On a bike ride last week, I glanced up from helping E steer her new training wheeled bike around a curve in the road just in time to see A biking up ahead of us and less than a foot away from a dead possum.

"Stoopp!!"  I yelled.  He hit the brakes and turned back to look at me.

"Shhhh!"  He put his finger to his lips then pointed it to the bloated carcass lying in front of him.  "He's sleeping."

I looked down at E who nodded at me in confirmation, her wide eyes mirroring her brother's.

Phew, I thought to myself. Sleeping. And the bike ride resumed.

Feeling I took the easy way out, I realized I really should start slowly introducing my children to the concept of death despite my aversion to the whole idea.  Aversion to both the concept of death and the realization that my children are growing, losing their innocence, and learning about the world's unpleasantnesses little by little. As we pedaled on, thoughts of life, death, and growing up filled my mind, clouding away a sunny day of bike riding with my loves.

Eventually I pushed aside these thoughts, deciding it was sunny and beautiful and not at all a day to be learning about death, and switched the lesson to the obvious area of interest and equally cringe-worthy topic at hand: opossums.  Thankfully, YouTube provided a plethora of (living) opossum related illustrations to accompany my narrative lesson that afternoon.  For since moving to a farm, the kids have mostly been learning about wildlife through Mommy's irrational fear of all things critter: raccoon, mice, rats, gophers.  Opossums had been neglected from this list until the unlikely death that happened just past our front yard.  To be fair, I've tried very hard not to pass on this irrational fear to my children.  But sometimes, I fail.  Like the time I had to remove a mouse carcass from my home.  My closet in fact.  Where for days I'd attributed the funk to a hamper full of dirty running gear.  And upon removing it, a scream came from within me that I couldn't suppress as I ran out of the house and through the yard with the dead mouse dangling from the pooper-scooper.  And E, who doesn't know to be afraid of mice, but is afraid of bugs watched me, and joined in running behind me screaming, "Buugg!  There is a bug on me!  Get it off!" And A, who so far appears afraid of nothing, chased us, fascinated and ready to poke with the stick in his hand whatever was causing this mania. Not a high point in my parenting career.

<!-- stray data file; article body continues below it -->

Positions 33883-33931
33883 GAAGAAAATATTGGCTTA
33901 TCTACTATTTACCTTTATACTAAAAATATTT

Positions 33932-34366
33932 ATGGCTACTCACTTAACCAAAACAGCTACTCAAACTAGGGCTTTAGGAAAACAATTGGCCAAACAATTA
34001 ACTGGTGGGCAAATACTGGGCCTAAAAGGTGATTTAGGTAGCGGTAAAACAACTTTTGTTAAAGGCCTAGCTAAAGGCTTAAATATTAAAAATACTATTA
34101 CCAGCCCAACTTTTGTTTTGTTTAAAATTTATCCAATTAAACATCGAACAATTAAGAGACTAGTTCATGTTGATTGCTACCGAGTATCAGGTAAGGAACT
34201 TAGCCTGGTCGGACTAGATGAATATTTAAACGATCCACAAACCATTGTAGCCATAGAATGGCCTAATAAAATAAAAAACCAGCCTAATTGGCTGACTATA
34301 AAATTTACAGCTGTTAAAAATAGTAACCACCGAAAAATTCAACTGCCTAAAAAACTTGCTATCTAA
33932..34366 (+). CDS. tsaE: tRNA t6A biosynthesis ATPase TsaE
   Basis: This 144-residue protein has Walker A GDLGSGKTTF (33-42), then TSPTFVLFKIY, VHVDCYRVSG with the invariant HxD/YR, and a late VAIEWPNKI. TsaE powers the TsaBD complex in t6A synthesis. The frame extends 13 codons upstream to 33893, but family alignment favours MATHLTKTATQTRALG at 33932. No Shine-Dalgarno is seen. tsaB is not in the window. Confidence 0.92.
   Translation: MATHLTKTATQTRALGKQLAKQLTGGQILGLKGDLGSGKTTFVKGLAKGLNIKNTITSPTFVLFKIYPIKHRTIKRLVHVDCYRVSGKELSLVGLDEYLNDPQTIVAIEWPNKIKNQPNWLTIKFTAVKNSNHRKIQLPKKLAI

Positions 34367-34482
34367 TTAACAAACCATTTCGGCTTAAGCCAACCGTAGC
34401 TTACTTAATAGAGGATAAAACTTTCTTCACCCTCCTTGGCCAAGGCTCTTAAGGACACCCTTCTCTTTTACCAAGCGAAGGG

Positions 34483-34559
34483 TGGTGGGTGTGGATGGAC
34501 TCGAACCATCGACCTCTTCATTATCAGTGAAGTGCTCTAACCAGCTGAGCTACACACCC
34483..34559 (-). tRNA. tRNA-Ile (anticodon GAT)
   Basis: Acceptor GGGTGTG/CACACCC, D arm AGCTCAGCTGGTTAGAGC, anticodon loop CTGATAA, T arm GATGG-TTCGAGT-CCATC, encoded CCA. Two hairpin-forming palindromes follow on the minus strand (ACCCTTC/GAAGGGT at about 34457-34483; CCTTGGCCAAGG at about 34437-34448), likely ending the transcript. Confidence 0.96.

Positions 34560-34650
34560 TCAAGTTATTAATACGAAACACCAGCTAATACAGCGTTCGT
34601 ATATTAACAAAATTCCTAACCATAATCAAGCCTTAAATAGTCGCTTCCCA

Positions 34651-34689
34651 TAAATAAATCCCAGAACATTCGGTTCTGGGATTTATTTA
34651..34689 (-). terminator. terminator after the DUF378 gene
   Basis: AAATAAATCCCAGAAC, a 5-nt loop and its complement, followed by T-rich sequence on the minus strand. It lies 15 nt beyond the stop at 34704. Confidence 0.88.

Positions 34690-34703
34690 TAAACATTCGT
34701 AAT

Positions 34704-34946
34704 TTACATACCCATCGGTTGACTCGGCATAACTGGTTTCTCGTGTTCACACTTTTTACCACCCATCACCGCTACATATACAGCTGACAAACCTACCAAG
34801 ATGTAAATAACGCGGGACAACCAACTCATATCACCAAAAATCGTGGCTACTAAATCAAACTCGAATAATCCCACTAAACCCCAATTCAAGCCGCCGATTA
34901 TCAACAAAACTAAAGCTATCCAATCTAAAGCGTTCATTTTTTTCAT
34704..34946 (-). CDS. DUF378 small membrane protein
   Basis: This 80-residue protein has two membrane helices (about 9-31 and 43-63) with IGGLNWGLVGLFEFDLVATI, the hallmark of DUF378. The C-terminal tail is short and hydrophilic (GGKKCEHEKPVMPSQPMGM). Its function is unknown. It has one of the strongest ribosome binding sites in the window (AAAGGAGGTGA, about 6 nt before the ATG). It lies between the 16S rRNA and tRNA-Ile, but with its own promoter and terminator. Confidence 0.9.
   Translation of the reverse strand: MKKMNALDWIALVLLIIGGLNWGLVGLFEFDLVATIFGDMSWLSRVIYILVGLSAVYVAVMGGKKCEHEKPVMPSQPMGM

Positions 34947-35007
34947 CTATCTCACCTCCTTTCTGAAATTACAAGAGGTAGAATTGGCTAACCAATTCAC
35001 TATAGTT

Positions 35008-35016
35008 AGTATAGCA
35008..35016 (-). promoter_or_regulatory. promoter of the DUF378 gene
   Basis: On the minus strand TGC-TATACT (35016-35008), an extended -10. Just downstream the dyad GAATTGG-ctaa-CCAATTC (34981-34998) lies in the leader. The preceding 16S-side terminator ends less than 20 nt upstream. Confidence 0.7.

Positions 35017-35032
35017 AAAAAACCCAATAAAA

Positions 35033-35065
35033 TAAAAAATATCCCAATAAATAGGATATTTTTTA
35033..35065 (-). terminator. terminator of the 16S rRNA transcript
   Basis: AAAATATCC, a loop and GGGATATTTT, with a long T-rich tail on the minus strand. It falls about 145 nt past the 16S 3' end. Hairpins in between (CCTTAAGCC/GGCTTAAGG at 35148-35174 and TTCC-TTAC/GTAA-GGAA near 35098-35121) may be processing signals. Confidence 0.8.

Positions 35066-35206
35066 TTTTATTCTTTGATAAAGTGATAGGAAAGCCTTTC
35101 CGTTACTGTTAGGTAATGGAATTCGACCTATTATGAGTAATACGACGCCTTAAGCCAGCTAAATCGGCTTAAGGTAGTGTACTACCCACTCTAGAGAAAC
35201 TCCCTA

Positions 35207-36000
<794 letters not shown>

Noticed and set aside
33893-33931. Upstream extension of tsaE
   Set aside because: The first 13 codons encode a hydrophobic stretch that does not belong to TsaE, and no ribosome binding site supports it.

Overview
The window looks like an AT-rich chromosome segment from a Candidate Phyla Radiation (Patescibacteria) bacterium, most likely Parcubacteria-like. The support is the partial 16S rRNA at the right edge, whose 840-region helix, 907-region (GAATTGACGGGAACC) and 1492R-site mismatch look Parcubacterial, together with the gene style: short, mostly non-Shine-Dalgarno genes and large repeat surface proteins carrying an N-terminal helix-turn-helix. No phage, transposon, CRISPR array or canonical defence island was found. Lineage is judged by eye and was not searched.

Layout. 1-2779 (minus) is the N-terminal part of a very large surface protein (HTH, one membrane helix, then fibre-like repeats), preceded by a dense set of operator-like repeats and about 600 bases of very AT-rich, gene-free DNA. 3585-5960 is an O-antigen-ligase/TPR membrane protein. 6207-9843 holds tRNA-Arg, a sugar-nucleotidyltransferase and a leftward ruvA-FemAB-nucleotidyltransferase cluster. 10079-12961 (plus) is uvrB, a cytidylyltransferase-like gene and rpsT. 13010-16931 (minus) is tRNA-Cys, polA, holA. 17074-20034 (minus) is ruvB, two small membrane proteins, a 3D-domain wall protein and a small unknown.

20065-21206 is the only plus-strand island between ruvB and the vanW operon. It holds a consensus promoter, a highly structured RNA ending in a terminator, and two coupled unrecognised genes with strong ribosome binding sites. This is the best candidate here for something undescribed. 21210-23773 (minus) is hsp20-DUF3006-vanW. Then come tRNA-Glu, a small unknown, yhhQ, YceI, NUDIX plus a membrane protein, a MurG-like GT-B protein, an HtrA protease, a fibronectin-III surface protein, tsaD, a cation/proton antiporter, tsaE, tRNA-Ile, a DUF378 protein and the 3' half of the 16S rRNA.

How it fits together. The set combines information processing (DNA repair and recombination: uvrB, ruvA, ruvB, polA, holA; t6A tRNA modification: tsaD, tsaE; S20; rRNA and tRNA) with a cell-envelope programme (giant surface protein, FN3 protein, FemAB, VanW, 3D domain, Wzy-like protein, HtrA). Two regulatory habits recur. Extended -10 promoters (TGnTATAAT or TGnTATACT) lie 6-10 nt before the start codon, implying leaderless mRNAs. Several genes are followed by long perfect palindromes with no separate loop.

Not that this fear doesn't have its upside.  For the fear of mice my kitchen is clean most every night. And for the fear of mice I skitter upstairs for an early bedtime at the first scratching sound in the walls. And for the fear of mice I have discovered a strength beyond my own when required to remove a mouse carcass from a wall.